I wanted to push my TMC2209 driver design to high-er current. The driver chip is relatively small and even at moderate 1.3A RMS motor current it gets very hot very fast.
Now to be fair 1.3A RMS is probably more than enough to drive most NEMA17 stepper motors. However every once in a while one can get a 1.6A motor or in my case a 1.7A motor. Now in most cases it is not required that you drive the motor with it’s maximum rated current, I just wanted to push the driver and see how it fairs under load.
Here is a picture of my very messy desk with the test setup:
I have my 1.7A NEMA17 motor on a linear rail I used for the test. Above it you can spot my Seek Compact Pro thermal camera. It is not the most accurate instrument, but does the job +/- 5 degree C.
The driver board has one 14x14x7mm heat sink on the driver chip and one 25x25x5mm heat sink on the back of the board, There is also a low RPM 5V 40mm fan blowing air horizontally across the driver boards.
First I configured the driver to use 1.6A RMS current and run a series to G1 X100;G1 X0 commands to move the axis back and forth. I used relatively slow speed, because from my experience this heats the driver the most. This test was uneventful (aka no smoke or major errors), so I proceeded to configure the driver to use 1.7A RMS current.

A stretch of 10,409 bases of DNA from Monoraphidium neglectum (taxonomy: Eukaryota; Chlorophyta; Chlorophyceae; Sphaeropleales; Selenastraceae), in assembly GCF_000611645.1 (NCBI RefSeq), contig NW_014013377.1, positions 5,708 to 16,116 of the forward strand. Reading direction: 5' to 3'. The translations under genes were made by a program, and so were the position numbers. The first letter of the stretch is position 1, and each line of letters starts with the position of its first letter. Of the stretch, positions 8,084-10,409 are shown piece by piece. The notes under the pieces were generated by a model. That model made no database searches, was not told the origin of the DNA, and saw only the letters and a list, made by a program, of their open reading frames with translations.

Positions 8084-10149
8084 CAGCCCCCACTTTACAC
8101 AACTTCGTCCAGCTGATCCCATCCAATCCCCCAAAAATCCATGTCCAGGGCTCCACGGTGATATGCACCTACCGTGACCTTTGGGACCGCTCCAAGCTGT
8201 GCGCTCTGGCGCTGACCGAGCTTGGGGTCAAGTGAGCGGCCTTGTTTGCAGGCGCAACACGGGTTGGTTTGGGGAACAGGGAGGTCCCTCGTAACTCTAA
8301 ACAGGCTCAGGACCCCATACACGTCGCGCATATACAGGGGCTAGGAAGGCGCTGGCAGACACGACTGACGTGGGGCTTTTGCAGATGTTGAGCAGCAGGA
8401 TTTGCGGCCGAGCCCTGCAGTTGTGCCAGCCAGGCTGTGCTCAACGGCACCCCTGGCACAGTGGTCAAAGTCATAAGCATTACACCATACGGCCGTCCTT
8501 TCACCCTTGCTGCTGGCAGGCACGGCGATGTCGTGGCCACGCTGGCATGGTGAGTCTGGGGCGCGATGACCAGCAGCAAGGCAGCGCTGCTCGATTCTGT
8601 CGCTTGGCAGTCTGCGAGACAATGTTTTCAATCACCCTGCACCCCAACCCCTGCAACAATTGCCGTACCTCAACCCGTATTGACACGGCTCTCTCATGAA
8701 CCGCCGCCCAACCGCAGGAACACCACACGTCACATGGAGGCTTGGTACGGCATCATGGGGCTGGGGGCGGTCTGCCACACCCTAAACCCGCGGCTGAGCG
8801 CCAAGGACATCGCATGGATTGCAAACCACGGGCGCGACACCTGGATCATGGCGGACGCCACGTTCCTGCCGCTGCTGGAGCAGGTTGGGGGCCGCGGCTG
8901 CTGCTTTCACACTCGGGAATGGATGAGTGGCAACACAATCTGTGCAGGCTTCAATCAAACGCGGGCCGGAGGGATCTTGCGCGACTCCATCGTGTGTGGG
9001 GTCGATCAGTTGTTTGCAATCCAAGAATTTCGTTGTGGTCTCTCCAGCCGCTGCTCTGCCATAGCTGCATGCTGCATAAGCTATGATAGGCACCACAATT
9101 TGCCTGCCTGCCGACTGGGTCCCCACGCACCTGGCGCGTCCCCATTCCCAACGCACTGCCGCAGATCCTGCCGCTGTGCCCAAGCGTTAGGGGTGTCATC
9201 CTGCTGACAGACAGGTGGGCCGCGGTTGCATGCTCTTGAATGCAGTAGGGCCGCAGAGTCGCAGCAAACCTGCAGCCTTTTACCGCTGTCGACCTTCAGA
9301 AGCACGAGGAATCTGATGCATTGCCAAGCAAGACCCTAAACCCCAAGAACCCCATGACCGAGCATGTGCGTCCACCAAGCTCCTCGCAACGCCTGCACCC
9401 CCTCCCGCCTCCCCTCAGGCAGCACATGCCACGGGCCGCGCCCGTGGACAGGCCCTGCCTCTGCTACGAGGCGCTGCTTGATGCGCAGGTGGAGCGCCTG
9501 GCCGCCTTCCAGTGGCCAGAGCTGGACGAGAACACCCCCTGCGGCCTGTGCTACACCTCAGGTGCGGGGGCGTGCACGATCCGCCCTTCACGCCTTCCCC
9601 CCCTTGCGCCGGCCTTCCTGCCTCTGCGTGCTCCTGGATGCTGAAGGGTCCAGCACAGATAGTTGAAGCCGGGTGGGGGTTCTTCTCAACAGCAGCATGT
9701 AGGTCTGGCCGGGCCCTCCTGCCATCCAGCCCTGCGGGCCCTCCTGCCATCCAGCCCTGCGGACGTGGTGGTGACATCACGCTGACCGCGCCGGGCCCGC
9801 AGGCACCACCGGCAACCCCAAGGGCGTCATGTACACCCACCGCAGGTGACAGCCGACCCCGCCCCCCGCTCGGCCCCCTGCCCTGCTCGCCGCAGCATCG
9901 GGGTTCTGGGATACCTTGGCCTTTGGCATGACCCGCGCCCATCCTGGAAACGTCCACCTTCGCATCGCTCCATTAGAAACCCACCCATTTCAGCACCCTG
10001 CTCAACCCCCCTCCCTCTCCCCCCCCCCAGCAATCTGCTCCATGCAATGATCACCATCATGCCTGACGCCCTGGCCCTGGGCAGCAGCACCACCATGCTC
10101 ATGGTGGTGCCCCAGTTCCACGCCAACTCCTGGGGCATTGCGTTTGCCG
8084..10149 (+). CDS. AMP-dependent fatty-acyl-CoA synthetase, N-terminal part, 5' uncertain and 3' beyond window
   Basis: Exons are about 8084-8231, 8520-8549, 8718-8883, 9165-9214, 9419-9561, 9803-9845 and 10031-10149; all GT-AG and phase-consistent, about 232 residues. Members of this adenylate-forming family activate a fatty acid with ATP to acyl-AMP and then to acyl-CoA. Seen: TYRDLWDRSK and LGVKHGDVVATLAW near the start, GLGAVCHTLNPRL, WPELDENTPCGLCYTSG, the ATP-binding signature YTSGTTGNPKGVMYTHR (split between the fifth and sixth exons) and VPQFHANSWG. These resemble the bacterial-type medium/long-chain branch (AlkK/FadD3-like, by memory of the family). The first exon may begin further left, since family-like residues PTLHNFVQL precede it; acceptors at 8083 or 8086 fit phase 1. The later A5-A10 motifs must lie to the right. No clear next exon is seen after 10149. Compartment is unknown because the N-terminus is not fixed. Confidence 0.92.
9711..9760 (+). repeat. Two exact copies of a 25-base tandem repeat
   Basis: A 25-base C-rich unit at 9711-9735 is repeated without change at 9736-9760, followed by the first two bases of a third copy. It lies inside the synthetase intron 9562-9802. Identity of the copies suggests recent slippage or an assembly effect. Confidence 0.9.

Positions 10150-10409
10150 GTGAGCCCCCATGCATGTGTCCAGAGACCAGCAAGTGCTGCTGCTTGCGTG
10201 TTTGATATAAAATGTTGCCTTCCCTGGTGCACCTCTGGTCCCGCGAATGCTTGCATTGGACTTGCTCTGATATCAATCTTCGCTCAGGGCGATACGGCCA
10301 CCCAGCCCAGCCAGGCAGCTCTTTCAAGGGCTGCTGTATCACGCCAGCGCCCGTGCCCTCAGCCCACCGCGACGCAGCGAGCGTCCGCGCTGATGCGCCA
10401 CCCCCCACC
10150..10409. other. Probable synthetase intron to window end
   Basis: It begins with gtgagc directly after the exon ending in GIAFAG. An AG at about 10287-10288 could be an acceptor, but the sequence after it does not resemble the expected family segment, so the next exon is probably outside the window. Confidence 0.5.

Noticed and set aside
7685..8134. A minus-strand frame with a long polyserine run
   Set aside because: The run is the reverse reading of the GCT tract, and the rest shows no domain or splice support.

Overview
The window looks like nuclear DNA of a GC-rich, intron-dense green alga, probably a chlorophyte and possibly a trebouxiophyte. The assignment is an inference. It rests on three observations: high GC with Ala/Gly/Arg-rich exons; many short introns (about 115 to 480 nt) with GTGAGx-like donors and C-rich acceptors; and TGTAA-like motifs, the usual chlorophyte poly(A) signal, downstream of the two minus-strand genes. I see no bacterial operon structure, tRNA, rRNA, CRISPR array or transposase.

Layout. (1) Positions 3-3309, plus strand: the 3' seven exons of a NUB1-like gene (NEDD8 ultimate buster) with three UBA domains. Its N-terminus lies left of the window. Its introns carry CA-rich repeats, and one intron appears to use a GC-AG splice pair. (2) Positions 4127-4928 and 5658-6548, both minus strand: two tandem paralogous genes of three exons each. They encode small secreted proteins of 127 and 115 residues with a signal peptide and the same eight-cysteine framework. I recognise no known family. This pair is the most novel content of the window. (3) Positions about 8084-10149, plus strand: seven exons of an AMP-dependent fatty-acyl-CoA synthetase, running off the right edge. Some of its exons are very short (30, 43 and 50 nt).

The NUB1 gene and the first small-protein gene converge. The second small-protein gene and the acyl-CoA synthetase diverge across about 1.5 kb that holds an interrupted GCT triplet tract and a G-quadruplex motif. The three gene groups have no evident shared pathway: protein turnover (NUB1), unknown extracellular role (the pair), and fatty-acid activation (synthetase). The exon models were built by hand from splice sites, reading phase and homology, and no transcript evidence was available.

Here is a picture of the temperature of the board after about 15 minutes of moving the axis back & forth:
The hottest spot is around 54C. While the colors are very dramatic, this is quite cool for this type of setup.
The back side was about 45C:
In conclusion the test was very successful. In previous experiments the drivers would heat up to 70C. In this setup 54C was quite reasonable for the amount of current the driver was handling.